HARARE, Zimbabwe (AP) – Health authorities in Africa say they view the spreading monkeypox outbreak there as an emergency and are calling on rich countries to share the world’s limited supply of vaccines in an attempt to address the glaring equality problems that emerged during the COVID crisis were seen to prevent -19 pandemic.
Monkeypox has been making people sick in parts of Central and West Africa for decades, but the lack of lab diagnosis and weak surveillance means many cases across the continent go undetected. To date, countries in Africa have reported more than 1,800 suspected cases so far this year, including more than 70 deaths, but only 109 have been confirmed by a lab.
“This particular outbreak represents an emergency for us,” said Ahmed Ogwell, the acting director of the Africa Centers for Disease Control. “We now want to be able to address monkeypox as an emergency so that it doesn’t cause more pain and suffering,” he said.
Last week, the WHO said its emergency committee concluded that the growing monkeypox outbreak was worrisome but did not justify declaring it a global health emergency. The UN health agency said it would reconsider its decision if the disease continued to spread across more borders, show signs of increased severity or start infecting vulnerable groups such as pregnant women and children.
More than 5,000 cases of monkeypox have been reported in 51 countries worldwide, according to the US Centers for Disease Control and Prevention. Most of those cases are in Europe. No deaths have been reported outside of Africa.
Within Africa, the WHO said monkeypox has spread to countries where it has not been seen before, including South Africa, Ghana and Morocco. But according to WHO Africa director, Dr. Moeti Matshidiso, more than 90% of infections on the continent occur in Congo and Nigeria.
She said that given the limited global supplies of vaccines to fight monkey pox, the WHO was in talks with manufacturers and countries with stocks to see if they could be shared. The vaccines are primarily designed to stop smallpox, a related disease — and most are not approved for use against monkeypox in Africa. Vaccines have not been used before to try to eradicate monkeypox epidemics in Africa; Officials have relied mainly on measures such as contact tracing and isolation.
“We would like to see the global spotlight on monkeypox act as a catalyst to defeat this disease once and for all in Africa,” she said at a news conference on Thursday.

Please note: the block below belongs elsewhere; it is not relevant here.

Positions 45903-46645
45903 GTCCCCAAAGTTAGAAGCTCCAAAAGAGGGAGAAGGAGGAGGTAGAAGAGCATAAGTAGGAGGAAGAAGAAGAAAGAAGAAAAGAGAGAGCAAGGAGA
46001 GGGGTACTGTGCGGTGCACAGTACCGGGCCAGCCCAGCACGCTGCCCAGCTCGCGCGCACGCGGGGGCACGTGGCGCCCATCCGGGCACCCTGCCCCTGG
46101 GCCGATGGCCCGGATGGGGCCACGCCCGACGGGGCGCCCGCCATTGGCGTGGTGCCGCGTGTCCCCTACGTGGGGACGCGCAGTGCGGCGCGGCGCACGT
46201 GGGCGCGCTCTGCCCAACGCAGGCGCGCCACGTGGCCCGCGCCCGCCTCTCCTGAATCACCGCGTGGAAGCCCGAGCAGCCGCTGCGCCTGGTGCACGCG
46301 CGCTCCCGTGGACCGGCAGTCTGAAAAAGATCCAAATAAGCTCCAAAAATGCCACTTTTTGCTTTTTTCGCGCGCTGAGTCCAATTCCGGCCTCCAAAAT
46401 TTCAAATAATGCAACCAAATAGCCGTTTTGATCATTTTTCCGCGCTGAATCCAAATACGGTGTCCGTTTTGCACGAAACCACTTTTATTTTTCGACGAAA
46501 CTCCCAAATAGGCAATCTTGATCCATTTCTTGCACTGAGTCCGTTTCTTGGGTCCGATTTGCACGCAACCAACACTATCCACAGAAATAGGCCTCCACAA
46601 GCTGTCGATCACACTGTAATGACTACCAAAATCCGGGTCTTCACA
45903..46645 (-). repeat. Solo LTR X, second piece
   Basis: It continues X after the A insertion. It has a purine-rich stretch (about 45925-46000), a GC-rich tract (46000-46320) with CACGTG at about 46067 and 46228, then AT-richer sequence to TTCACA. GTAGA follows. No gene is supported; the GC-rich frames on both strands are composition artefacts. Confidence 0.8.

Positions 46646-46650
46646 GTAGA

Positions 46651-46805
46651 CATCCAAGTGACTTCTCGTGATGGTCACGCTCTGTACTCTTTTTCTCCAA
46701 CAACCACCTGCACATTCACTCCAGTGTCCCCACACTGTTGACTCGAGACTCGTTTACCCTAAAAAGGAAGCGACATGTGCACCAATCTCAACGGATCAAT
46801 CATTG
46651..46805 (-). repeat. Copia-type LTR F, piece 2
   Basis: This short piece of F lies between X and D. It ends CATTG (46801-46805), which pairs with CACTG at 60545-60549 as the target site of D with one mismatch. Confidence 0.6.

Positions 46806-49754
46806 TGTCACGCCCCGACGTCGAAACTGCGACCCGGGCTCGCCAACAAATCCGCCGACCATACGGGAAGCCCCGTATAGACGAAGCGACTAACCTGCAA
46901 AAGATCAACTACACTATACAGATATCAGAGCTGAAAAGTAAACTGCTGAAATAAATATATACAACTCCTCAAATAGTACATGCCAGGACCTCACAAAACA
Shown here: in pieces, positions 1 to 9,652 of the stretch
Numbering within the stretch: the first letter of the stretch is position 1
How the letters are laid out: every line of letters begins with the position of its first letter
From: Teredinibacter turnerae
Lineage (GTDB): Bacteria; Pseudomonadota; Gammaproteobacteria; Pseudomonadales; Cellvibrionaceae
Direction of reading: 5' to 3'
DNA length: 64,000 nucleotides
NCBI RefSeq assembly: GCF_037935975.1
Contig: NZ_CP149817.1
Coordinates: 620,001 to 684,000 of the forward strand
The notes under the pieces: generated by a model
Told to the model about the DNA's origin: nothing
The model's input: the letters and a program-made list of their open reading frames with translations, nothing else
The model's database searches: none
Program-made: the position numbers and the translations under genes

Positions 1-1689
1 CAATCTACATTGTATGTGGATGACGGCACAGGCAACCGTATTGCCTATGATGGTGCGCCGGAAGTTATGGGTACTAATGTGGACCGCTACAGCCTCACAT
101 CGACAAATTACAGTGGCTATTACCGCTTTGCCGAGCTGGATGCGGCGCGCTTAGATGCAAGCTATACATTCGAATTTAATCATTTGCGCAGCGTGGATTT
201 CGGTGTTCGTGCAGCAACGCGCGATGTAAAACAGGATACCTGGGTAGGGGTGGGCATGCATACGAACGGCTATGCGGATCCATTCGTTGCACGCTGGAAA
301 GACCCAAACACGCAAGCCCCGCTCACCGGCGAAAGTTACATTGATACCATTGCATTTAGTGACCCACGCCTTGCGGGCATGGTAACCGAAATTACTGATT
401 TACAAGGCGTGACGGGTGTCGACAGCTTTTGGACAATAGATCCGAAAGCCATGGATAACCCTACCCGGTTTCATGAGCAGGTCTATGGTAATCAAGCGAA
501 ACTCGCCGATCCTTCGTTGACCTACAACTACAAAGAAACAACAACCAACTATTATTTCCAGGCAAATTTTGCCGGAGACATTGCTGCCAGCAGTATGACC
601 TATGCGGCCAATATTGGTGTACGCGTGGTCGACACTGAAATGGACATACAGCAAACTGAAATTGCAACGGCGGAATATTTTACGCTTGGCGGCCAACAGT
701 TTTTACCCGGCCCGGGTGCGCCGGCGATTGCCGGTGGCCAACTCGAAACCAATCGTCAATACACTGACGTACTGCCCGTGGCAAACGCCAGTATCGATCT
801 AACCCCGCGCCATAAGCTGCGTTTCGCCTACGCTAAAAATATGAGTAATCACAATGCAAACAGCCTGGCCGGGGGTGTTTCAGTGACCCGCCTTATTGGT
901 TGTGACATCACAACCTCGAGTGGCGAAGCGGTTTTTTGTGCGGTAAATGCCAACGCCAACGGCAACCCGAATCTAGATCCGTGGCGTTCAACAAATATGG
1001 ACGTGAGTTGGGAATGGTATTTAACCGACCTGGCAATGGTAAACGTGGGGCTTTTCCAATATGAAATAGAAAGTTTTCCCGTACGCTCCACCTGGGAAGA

The WHO noted that, similar to last year’s battle for COVID-19 vaccines, countries that have vaccines to stop monkeypox are not yet sharing them with African countries.
“We have no donations that have been offered to (poorer) countries,” said Fiona Braka, head of the WHO emergency response team in Africa. “We know that those countries that have some reserves reserve them mainly for their own populations.”
The WHO said last month it is working to create a mechanism to share vaccines with countries with the biggest outbreaks, with some fearing vaccines will go to rich countries like Britain, Germany and France, some of the world’s largest donors. agency and carrying all their own supplies.
While cases of monkeypox in Europe and North America have usually been identified in males who are gay, bisexual, or who sleep with other males, this has not been the case in Africa.
WHO’s Tieble Traore said that according to detailed data from Ghana, the number of monkey pox cases was almost evenly distributed between men and women.
“We have not yet seen a spread among men who have sex with men,” he said.
Of the cases of monkeypox in Britain, which has the largest outbreak outside of Africa, the vast majority of cases are in men, and officials have noted that it spreads only within “defined sexual networks of homosexuals, bisexuals or men who have sex.” with men.”
Scientists warn that anyone is at risk of contracting monkey pox if they come into close physical contact with an infected patient or their clothing or bedding.
In Africa, monkeypox is mainly spread to humans through infected wild animals such as rodents or primates. It has not typically led to widespread outbreaks or rapid spread between people.
AP journalist Maria Cheng in London contributed.